Growing groundnuts aflatoxin-free

Published: 9 February 2021

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Prof Bradley Flett,
ARC-Grain Crops, Potchefstroom

The groundnut or peanut (Arachis hypogaea L.) is an important food and fodder crop in the farming systems of developing countries. The seed is high in oil (close to 50% for many varieties) and protein (around 26%) and an important source of vitamins and dietary fibre.

Groundnuts, like all legumes, are also important due to their ability to fix atmospheric nitrogen, a critical and often limiting nutrient for crops in degraded soils. Global groundnut production is concentrated in Africa (40%) and Asia (55%). In South Africa groundnuts are primarily produced by large-scale commercial producers and subsistence farmers in certain parts of the country. From the groundnuts produced by large-scale commercial producers roughly 80% is used for consumption, whereas the rest is crushed. Groundnuts are consumed as peanut butter; crushed and used for the groundnut oil; or simply consumed as a snack (roasted, salted or in sweets). Resource-limited farmers, especially in the northern and eastern parts of South Africa, grow groundnuts mainly for own consumption. Groundnuts are an important source of nutrition in the northern KwaZulu-Natal and Mpumalanga areas. The crop can also contribute to more viable and sustainable cropping systems in other parts of the country.

Toxins
Many agricultural commodities are susceptible to several diseases caused by fungi, viruses and insect pests. Many fungi are free-living organisms capable of surviving in the environment (soil, air and water) and can easily find their way into crop products especially when the weather conditions are suitable. Some fungi of concern can contaminate crops with toxins. The toxins produced by fungi are called mycotoxins (myco = fungus; toxin = poison). The fungi Aspergillus flavus and Aspergillus parasiticus are the most common sources of food contamination the world over. These fungi produce a mycotoxin called aflatoxin (from Aspergillus flavus toxin). When consumed via contaminated crops or products, aflatoxins can cause several negative health effects in humans and livestock.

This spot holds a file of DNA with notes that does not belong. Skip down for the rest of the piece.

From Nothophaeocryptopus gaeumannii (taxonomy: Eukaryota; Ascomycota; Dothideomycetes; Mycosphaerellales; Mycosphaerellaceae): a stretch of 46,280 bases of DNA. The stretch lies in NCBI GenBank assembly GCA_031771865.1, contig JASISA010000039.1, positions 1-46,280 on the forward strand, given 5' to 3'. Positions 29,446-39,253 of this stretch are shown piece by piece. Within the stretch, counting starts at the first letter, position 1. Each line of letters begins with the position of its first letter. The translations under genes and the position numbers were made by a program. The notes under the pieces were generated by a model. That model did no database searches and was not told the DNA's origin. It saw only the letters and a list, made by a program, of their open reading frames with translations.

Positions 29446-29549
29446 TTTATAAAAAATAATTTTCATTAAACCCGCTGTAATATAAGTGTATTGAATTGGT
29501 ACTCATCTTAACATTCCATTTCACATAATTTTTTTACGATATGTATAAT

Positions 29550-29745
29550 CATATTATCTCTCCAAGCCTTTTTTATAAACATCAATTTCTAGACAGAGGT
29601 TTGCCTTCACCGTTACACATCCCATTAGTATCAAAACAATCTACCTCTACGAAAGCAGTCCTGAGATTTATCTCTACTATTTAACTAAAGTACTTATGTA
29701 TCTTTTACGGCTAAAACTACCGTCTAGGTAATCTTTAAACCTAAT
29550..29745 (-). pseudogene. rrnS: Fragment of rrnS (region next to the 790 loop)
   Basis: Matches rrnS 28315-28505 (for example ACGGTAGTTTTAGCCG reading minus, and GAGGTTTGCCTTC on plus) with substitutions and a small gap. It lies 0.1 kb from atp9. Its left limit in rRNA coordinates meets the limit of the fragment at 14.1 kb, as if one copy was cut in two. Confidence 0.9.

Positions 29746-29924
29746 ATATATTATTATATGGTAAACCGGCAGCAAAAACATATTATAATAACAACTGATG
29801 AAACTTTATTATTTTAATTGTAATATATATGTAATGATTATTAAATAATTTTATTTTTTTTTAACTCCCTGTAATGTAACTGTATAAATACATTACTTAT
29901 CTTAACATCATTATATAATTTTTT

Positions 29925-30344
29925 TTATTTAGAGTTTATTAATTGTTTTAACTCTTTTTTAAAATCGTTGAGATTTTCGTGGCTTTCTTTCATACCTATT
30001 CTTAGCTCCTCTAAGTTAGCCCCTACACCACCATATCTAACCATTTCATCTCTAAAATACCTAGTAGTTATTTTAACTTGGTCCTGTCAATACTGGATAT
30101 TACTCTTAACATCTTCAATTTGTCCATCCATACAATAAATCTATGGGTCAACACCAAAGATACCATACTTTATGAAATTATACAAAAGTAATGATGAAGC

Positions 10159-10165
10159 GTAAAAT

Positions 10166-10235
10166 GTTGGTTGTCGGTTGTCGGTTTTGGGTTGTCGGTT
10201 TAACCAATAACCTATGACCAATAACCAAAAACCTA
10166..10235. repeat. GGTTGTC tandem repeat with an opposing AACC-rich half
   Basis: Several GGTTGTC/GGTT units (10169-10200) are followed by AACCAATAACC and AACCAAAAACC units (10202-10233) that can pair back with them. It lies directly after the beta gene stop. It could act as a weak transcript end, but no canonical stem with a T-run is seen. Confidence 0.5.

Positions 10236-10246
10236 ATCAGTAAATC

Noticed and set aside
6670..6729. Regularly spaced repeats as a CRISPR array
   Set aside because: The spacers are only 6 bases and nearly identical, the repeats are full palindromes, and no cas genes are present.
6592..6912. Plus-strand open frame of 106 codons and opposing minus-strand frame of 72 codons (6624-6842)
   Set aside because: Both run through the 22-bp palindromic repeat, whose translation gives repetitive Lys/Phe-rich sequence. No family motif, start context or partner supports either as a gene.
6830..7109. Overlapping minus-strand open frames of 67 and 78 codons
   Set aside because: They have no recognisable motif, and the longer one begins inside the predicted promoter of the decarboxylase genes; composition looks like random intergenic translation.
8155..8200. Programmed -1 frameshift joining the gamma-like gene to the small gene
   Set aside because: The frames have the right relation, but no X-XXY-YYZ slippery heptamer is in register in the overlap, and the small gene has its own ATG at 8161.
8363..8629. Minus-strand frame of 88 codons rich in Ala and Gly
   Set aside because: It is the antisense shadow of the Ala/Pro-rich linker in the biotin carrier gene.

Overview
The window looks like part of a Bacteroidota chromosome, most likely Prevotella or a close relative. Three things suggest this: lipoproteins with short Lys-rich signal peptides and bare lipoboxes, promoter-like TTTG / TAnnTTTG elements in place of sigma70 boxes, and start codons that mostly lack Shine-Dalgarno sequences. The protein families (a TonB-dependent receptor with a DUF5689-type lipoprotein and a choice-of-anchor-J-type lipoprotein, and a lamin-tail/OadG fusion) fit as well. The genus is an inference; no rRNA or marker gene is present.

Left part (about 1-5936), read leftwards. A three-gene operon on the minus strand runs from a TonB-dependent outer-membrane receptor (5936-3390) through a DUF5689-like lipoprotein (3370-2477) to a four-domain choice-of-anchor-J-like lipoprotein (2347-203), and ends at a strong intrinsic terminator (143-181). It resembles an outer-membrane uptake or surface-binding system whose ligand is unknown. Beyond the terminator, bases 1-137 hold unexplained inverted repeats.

Aspergillus spp. infected groundnuts in the pod, showing typical yellow/green fungus growth on the nut and the pod.
Photo: Dr Ranajit Bandyopadhyay (IITA, Ibadan, Nigeria)

In groundnuts, high aflatoxin levels pose human health risks and are also a barrier to expanding trade in and commercial use of groundnuts. Eating food contaminated with aflatoxins leads to aflatoxin poisoning, also called aflatoxicosis. Regular consumption of low dosages for a long time (chronic exposure) leads to liver damage, immune suppression, malnutrition and stunted growth in children, while sudden high-level ingestion of the toxin (acute exposure) can lead to death.

Harvested groundnuts heavily infected with Aspergillus flavus.
Photo: Dr Ranajit Bandyopadhyay (IITA, Ibadan, Nigeria)

Biocontrol agents
There are a number of control measures for aflatoxins and these have been discussed at length in various articles and publications. These are used in an integrated disease management system, but unfortunately, they are not always effective. The use of a biocontrol system in the integrated management system has been well researched and developed. Application of biocontrol agents to the crop such as Aflasafe® or Aflaguard® is based on the competition between two isolates of Aspergillus, i.e. the non-toxigenic and toxigenic forms.